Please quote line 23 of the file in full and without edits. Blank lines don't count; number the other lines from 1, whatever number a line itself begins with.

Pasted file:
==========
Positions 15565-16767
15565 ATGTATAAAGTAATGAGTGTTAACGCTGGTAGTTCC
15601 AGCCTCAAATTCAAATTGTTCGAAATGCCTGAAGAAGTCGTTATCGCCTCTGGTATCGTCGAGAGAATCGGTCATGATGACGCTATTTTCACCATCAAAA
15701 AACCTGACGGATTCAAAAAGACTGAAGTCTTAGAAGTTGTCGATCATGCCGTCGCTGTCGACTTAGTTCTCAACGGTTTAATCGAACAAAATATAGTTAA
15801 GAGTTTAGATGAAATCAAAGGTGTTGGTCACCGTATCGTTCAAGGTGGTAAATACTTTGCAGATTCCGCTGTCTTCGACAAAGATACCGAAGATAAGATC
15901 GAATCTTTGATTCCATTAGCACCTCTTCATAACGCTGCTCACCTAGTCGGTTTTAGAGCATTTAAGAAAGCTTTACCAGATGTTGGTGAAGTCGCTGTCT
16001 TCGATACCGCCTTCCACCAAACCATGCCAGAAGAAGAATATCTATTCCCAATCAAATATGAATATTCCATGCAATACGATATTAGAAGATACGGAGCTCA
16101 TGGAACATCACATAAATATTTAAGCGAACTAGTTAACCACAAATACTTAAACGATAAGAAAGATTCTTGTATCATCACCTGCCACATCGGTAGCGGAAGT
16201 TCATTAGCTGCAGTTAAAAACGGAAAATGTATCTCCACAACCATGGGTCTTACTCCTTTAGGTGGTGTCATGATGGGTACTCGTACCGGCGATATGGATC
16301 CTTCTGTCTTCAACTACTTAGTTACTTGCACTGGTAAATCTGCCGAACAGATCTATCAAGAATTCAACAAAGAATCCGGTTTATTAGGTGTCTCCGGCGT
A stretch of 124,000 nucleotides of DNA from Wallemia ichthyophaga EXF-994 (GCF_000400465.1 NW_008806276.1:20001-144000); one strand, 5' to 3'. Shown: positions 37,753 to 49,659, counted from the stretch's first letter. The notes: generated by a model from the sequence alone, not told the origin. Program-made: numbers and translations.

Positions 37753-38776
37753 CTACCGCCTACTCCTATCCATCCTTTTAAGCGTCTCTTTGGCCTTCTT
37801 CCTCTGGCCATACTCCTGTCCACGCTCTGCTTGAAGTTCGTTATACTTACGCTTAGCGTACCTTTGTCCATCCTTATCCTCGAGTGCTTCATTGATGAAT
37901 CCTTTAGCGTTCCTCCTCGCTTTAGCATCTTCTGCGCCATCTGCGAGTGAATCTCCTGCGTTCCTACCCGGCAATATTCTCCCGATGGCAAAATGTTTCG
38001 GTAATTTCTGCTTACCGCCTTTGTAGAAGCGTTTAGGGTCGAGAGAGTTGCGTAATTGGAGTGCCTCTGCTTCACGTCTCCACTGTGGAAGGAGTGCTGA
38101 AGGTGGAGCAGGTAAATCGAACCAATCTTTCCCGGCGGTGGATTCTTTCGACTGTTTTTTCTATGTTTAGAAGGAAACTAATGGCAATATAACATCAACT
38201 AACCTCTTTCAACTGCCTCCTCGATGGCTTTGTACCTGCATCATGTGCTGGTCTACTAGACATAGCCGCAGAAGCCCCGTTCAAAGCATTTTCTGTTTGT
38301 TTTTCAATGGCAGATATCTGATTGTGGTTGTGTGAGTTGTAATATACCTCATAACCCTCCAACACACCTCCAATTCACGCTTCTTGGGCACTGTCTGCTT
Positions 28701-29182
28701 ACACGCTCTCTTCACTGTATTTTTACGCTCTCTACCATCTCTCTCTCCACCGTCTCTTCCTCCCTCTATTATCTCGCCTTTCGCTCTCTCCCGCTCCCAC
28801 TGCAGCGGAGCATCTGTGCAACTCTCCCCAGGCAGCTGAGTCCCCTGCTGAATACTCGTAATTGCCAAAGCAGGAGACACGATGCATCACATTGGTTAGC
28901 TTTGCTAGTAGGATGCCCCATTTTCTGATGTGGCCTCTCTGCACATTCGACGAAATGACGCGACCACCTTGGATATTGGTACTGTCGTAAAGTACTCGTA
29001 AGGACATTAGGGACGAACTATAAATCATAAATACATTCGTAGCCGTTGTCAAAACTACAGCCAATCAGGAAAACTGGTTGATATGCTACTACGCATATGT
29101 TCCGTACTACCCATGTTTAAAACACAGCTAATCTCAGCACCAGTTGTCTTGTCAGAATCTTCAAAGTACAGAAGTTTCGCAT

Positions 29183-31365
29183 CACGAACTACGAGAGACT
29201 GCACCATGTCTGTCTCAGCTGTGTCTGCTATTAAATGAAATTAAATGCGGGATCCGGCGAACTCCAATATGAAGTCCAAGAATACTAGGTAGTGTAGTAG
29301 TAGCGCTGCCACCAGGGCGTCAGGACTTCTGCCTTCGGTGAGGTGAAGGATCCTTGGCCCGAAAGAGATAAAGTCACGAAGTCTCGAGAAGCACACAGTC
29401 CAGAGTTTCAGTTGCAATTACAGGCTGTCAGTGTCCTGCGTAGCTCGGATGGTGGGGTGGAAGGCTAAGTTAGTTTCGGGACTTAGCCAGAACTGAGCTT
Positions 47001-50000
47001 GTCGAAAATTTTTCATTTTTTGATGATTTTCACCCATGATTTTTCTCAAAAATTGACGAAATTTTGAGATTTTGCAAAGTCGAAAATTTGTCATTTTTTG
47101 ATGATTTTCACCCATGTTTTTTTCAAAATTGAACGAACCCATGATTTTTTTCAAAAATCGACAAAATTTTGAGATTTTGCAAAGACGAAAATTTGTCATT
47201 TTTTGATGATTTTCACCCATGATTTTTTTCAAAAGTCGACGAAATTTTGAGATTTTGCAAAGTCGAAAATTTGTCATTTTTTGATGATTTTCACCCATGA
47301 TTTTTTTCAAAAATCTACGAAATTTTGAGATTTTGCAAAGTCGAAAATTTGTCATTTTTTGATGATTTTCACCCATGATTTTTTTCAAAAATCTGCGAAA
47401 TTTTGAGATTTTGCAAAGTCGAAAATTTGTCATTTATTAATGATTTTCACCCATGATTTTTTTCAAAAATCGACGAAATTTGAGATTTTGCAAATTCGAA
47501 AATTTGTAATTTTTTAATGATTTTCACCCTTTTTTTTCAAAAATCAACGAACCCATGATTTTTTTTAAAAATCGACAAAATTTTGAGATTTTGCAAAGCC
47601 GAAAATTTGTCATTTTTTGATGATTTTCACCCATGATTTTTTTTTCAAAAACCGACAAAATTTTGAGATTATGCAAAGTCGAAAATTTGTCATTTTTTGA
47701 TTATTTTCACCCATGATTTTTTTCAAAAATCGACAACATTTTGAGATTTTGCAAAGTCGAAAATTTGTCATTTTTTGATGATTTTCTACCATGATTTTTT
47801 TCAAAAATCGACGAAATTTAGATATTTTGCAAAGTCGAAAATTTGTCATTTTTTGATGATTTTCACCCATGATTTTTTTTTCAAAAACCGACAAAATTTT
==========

28901 TTTGCTAGTAGGATGCCCCATTTTCTGATGTGGCCTCTCTGCACATTCGACGAAATGACGCGACCACCTTGGATATTGGTACTGTCGTAAAGTACTCGTA